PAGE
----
Friday, March 27, 2009

Interviewing for a post-doc position. it's easy as it sounds. or not.

So, it's that time of the graduate school where on one hand you try to finish up your experiments, trying to complete that puzzle called "thesis" and on the other hand you try to find a post-doc position so you can keep living a decent (and by decent I mean surviving, not having a decent life) life. Yep, I'm in that situation and hopefully will brave it through. 

So far, I have contacted two labs. One of them is in London, a cold and rainy place with cute brits and their cool accents. PI said he wants me (mind you, we had met during a 2 week long course and I had the chance to show him how awesome I am) but alas, he does not have the necessary funding to cover me. Well, sounds familiar? Seems like everyone is in the same situation nowadays with the current economic downfall. I really hope the NIH stimulus package helps a lot of PIs out there struggling to survive in these times, but that's another post. So, unless I can find a fellowship, that's not really going to work for me. 

Another one is in the US of A and a very nice place indeed. The school is one of finest schools and the PI does what I really want to do in terms of research. I met her during her visit to my gradschool for a seminar. We got along really well, and even though at first I wasn't thinking about doing a post-doc with her, her seminar was fantastic and well, we got along really well. I think, and I'm sure most of you do as well, it is very important to get along with your PI as you're gonna be working with that person for a very long time.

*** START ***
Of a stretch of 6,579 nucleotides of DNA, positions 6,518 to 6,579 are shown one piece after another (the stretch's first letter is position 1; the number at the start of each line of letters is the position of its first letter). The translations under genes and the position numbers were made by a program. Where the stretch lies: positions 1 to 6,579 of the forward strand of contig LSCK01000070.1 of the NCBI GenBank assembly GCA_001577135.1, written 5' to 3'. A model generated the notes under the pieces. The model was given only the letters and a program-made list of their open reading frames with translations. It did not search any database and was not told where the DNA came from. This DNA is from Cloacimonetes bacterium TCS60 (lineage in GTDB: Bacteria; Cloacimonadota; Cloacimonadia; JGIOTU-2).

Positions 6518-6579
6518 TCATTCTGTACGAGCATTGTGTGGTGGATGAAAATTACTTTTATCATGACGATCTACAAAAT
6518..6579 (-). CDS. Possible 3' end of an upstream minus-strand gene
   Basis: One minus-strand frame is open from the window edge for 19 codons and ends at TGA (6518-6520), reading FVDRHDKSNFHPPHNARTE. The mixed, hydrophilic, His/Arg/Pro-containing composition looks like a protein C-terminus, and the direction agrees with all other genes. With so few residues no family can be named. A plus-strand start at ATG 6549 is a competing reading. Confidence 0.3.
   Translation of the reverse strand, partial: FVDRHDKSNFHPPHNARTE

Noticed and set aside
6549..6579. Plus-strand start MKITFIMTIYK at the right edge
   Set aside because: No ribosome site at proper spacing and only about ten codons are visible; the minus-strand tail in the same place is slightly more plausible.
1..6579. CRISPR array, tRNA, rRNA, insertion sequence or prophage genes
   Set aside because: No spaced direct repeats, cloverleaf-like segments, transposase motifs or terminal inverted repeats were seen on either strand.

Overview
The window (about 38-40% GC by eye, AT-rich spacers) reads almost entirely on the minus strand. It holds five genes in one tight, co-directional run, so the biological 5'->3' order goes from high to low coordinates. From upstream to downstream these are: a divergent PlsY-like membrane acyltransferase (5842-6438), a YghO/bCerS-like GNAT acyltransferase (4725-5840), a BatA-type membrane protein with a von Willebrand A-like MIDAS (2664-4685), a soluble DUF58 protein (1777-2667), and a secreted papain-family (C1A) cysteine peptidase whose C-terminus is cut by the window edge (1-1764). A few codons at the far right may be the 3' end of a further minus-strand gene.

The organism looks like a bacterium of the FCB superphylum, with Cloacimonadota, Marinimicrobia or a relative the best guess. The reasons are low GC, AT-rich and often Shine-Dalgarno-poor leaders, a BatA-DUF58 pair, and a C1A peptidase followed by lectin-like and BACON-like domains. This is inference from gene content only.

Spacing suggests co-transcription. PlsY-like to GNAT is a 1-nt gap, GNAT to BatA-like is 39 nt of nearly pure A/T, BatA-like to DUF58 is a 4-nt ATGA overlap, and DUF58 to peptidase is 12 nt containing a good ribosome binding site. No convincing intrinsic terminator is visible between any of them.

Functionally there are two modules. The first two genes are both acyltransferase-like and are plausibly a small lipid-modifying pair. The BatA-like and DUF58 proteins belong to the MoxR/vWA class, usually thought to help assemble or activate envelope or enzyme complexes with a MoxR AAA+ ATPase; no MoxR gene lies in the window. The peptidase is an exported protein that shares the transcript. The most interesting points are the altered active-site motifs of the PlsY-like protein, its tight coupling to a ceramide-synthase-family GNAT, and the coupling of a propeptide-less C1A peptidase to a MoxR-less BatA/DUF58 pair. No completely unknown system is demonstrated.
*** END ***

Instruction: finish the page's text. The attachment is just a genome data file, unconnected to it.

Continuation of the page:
So anyways, I will be going to the nice place next week for an interview. I've been working on my presentation for the last week and I think it's coming along nicely. I'm trying to make the story clear, concise and flowy as much as I can. I know the research from my heart and I'm sure I'll do a fine job in terms of presenting it (I spent couple of years on stage dancing, singing and acting so it really helps with standing in front of a crowd and bullshit your way through the presentation). 

Since, I've already met her and if I do a fine job with the presentation, I'm really hopeful that I can actually get the position. Cross your fingers people. I'll keep you posted. 

Oh and, a huge thank you is going to PiT for writing a post about interviewing for a post-doc position. Go read it here . It's insightful and the comments are also great to read as well.


  1. Thanks PiT, I will need it!!! :)

  2. Good luck! (I know scientists aren't supposed to believe in luck, but who are we kidding with that anyway?)

  3. Thanks a lot AA and if you read my following post you will see that i do believe in luck. :))